Here is a rollicking parody of the self-help genre, one that skewers the couch-bound, apathetic mentality so pervasive in America today.
With tongue in cheek, Sloth guides readers step-by-step toward a life of noncommittal inertia. "You have the right to be lazy," writes Wasserstein. "You can choose not to respond. You can choose not to move." Readers will find out the importance of Lethargiosis--the process of eliminating energy and drive, the vital first step in becoming a sloth. To help you attain the perfect state of indolent bliss, the book offers a wealth of self-help aids. Readers will find the sloth songbook, sloth breakfast bars (packed with sugar, additives, and a delicious touch of Ambien), sloth documentaries (such as the author's 12-hour epic on Thomas Aquinas), and the sloth network, channel 823, programming guaranteed not to stimulate or challenge in any way. ("It may be difficult to distinguish between this and other channels, but only on channel 823 can you watch me sleeping.") Readers will also learn the top ten lies about Sloth, the ten commandments of Sloth, the SLOTH mantra, even the "too-much ten"--over-achievers such as Marie Curie, Shakespeare, and William the Conqueror. You will discover how to become a sloth in your diet, exercise, work, and even love-life (true love leads to passion, she warns, and passion is the biggest enemy of sloth).
Wendy Wasserstein is one of America's great comic writers--one who always has a serious point to her humor. Here, as she pokes fun at the self-help industry, she also satirizes the legion of Americans who are cultural and political sloths.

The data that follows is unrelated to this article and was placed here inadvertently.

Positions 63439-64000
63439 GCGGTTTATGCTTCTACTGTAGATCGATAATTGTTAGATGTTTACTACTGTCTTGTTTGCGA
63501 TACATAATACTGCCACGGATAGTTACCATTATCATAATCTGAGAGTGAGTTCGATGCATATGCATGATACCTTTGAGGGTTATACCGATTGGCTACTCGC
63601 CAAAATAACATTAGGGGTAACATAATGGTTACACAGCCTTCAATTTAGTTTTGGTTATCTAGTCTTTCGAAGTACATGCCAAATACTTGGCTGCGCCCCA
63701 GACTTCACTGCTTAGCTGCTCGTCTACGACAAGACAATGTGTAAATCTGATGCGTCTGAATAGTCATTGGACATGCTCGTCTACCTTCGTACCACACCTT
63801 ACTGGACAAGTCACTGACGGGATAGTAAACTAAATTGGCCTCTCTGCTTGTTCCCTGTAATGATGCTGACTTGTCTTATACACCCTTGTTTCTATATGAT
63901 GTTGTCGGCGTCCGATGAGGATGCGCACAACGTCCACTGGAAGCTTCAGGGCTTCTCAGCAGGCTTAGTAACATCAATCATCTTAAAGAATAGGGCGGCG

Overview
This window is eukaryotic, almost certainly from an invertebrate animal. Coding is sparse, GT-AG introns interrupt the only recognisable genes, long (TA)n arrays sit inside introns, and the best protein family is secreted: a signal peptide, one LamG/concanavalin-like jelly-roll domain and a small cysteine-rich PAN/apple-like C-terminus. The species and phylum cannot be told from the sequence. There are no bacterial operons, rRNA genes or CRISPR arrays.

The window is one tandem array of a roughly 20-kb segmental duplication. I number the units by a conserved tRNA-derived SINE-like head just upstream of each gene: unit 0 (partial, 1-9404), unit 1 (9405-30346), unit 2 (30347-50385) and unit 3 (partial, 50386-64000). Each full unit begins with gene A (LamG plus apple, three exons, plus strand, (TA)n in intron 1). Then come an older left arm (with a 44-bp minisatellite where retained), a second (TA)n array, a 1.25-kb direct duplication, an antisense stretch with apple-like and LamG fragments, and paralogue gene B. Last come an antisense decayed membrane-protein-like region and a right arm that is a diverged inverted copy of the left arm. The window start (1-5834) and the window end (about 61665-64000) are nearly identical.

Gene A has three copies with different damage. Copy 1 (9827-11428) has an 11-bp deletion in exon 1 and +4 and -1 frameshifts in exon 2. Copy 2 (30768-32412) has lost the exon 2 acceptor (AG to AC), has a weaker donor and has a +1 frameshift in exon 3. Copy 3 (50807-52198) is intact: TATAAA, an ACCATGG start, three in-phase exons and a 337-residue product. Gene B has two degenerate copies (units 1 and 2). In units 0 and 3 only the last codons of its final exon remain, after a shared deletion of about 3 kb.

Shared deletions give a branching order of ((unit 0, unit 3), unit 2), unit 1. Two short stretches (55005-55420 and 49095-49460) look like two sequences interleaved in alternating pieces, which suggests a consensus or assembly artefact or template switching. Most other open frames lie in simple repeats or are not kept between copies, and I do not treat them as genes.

Not as stirring as lust, as satisfactory as gluttony or as maddening as anger, sloth rarely commands the passionate attention that the other six deadly sins do. Thanks to Wasserstein, however, sloth finally gets its due. In a hilarious parody of self-help manuals, she offers a book-inside-a-book how-to guide Sloth: And How to Get It on living a happy and guilt-free slothful life. The first step in becoming a sloth is to enter into "lethargiosis," a state which "breaks the cycle of excess energy and stored dreams." Her guide recommends a two-week course of slowly eliminating activity by counting activity grams and restricting your daily gram intake. She chides overachievers like Shakespeare and offers a sloth mantra: "S: Sit instead of stand, L: Let yourself go, O: Open your mouth, T: Toil no more, H: Happiness is within me." Sloths in training will learn the 10 commandments of sloth ("Do not wash," "Do not clean up"), the top 10 lies about sloth ("Sloth leads to mental atrophy") as well as strategies for maintaining slothfulness through diet, work (when you have to do it) and sex. Wasserstein's rapid-fire comic prose offers the perfect satire on a culture that continually invents more ways of moving less (television remotes, cell phones) in order to be blissfully slothful.